Black Girls Rock!
The title of Beverly Bond's celebration of Black women and girls is confirmation. It's a declaration that gives us permission to be confident, to love ourselves and to do both unapologetically. It reminds us Black girls that we mean something to this world, but more importantly, it strengthens our kinship and familial pride.
Tuesday night, BET aired the annual show honoring Black women and girls who've rocked in business, community activism and entertainment. Each moment one of my sisters was celebrated was bittersweet, though, as I anxiously awaited the moment Hillary Clinton would take the stage, reminding all the Black women and girls in that room, and all the others of us watching and reading about it, that even when we are the focus and the purpose, space can be requested and made for our exploitation.
The 2016 Black Girls Rock! celebration was the sixth time the event was televised. Hillary Clinton had already been a prominent political figure for decades before the program's inaugural airing in 2010. With the kind of prestige and power she wields, certainly she could have made a request to appear on the show years ago. Before she hit the Presidential campaign trail, however, we “rocking Black girls” must not have been nearly as valuable to her. So to call her convenient show of admiration and support of all the Black women whose lives are devalued, whose purpose is always in question, and who fight daily just to exist disingenuous is putting it mildly.
Clinton's appearance last night was a typical, yet no less distasteful demonstration of her willingness to invade spaces constructed exclusively for Black people, spaces painstakingly carved out because we are silenced, ignored and exploited when we try to co-exist socially with White people not unlike the former First Lady, whenever those spaces provide an opportunity for her to win favor and votes.
If Hillary Clinton's decades of public visibility displayed even arguably that she indeed believes that Black women, despite our systemic and systematic disenfranchisement, are worth uplifting and protecting, her intrusion may have been an easier pill to swallow. But contrarily, her record confirms her endorsement of and active participation in the oppression of Black women. Further, her presence in our spaces represents not only a duplicitous effort to feign solidarity while her policies and voting history say the opposite, but that she subscribes to the belief that Black people — Black women particularly – lack the skill and interest to interrogate political candidates motive, comparing what they say with what they do.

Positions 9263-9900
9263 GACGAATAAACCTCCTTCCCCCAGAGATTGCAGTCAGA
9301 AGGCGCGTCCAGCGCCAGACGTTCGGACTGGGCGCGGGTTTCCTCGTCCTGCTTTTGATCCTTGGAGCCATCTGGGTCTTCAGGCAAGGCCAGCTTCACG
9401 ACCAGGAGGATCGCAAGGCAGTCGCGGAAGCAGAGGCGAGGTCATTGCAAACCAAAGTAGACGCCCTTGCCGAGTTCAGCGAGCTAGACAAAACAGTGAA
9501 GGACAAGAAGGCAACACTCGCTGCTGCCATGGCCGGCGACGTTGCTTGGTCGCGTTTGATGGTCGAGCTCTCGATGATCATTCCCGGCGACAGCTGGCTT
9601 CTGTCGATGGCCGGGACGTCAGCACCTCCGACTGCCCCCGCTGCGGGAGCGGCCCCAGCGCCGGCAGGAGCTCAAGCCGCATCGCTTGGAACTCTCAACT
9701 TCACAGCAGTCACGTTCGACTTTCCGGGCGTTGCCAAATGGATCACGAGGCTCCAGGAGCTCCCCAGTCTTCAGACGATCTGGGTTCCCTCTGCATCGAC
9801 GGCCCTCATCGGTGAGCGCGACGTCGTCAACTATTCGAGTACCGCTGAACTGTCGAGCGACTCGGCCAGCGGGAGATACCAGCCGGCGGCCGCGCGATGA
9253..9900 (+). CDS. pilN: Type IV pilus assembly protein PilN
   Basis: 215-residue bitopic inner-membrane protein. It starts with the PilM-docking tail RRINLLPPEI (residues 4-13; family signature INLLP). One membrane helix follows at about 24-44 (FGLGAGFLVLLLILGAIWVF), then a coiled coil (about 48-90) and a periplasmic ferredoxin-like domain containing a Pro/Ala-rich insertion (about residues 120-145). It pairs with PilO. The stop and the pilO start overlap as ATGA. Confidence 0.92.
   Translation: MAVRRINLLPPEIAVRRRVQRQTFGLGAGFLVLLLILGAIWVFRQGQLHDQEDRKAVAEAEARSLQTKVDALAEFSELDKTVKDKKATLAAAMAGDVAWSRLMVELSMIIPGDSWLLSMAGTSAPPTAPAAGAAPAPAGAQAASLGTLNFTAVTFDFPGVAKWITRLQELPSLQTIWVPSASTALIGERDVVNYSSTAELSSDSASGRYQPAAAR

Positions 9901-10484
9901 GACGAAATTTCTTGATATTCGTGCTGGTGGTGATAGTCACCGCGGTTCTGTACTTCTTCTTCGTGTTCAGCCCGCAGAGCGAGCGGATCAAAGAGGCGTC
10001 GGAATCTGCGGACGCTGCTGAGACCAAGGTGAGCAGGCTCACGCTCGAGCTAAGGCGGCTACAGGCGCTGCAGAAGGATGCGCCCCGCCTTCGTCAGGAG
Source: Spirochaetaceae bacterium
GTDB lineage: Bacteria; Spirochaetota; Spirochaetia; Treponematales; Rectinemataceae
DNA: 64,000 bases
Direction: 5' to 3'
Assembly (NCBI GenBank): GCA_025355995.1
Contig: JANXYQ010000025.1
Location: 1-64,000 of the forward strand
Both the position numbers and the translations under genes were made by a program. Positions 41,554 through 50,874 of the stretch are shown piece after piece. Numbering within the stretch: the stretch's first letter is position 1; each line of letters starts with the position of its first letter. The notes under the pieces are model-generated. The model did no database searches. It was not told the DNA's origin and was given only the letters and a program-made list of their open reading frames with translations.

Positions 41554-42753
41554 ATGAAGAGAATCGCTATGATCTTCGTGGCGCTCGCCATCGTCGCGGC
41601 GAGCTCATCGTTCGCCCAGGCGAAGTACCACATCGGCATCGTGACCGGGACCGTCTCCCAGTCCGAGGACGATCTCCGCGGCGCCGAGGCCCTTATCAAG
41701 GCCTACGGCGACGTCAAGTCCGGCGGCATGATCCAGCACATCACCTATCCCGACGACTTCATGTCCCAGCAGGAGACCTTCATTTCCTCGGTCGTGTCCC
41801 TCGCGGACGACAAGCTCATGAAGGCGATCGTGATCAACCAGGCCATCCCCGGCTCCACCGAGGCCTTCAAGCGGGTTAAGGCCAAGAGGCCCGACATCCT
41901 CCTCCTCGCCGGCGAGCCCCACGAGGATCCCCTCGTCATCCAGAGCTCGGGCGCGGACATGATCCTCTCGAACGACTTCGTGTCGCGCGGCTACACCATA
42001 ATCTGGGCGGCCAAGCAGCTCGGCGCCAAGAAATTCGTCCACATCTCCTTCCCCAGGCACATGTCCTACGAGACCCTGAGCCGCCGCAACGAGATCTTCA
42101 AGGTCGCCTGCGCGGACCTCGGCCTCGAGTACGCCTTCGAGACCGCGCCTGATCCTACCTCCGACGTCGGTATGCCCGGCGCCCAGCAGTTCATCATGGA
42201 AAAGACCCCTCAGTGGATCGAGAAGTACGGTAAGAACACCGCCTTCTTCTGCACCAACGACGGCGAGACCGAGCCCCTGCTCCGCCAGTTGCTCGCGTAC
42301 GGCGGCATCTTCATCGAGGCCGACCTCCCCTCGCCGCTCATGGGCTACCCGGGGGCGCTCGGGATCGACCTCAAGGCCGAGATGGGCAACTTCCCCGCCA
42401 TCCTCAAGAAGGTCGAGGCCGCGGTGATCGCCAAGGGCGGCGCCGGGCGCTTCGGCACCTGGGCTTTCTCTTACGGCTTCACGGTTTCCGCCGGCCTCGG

Hillary Clinton entered to a standing ovation from all the Black women who were there to be celebrated and elevated. The symbolism of a White woman, who lobbied for and supported her husband’s policies which saw many Black women incarcerated for years for non-violent first time drug offenses, being cheered as she took center stage at an event lauded as an exclusive celebration of the power and wondrous spirit of Black women and girls is gut-wrenchingly ironic. It communicates to Black women that no matter how fantastic we are, no matter the feats we accomplish, no matter the tragedy we overcome to achieve greatness, we should always humble ourselves at the feet of White women. It tells us that for all we do and have done to survive and prosper against all odds, we must always grant reverence to Whiteness. We learned for the millionth time last night that our magnificence is only solidified through White validation. And we saw once again that if nothing else, this world gives White women the permission to always be brazen.
It takes Herculean arrogance to stand before Black women and issue the audacious affirmation that, "…the entire world knows what you know, and that is Black girls rock," just five weeks after you all but dismissed a Black woman who demanded you stand accountable for your coded language that covertly labeled Black children "super predators." That the current frontrunner for the Democratic nomination so nonchalantly stood on the same stage in the same spot that the women who founded Black Lives Matter stood speaking the names of Black women and men murdered by the state not 15 minutes earlier, when her campaign strategy has seemingly been to evade, downplay and trivialize demands to detail what she plans to do about the routine, state-sanctioned and often unpunished extrajudicial killings of unarmed Black people from those in the movement roars that the world does not in fact know that Black girls rock. When one of the most powerful women in the world, who just so happens to be White, comfortably stands telling Black women how the world recognizes our value after Black woman after Black woman took the microphone to explain that the reason Black Girls Rock is even necessary is because society beats us down from birth, it’s safe to say that her words are no more than the empty rhetoric she’s perfected.
After the former Senator introduced Beverly Bond, I nearly turned off the program. I was almost robbed of fully enjoying and embracing my sisters. I kept watching though, because I owed it to myself, and all the other Black women there to hear them out and stick with them, something Hillary Clinton has never learned to do. It was par for the course. Every rocking Black girl learns sooner or later to graciously suffer through the invasive egotism bred in White women. I just hope for day when we selfishly hoard the spotlight.
La Sha is a writer and blogger passionate about black people. Find her on Twitter @knflkkollective.com.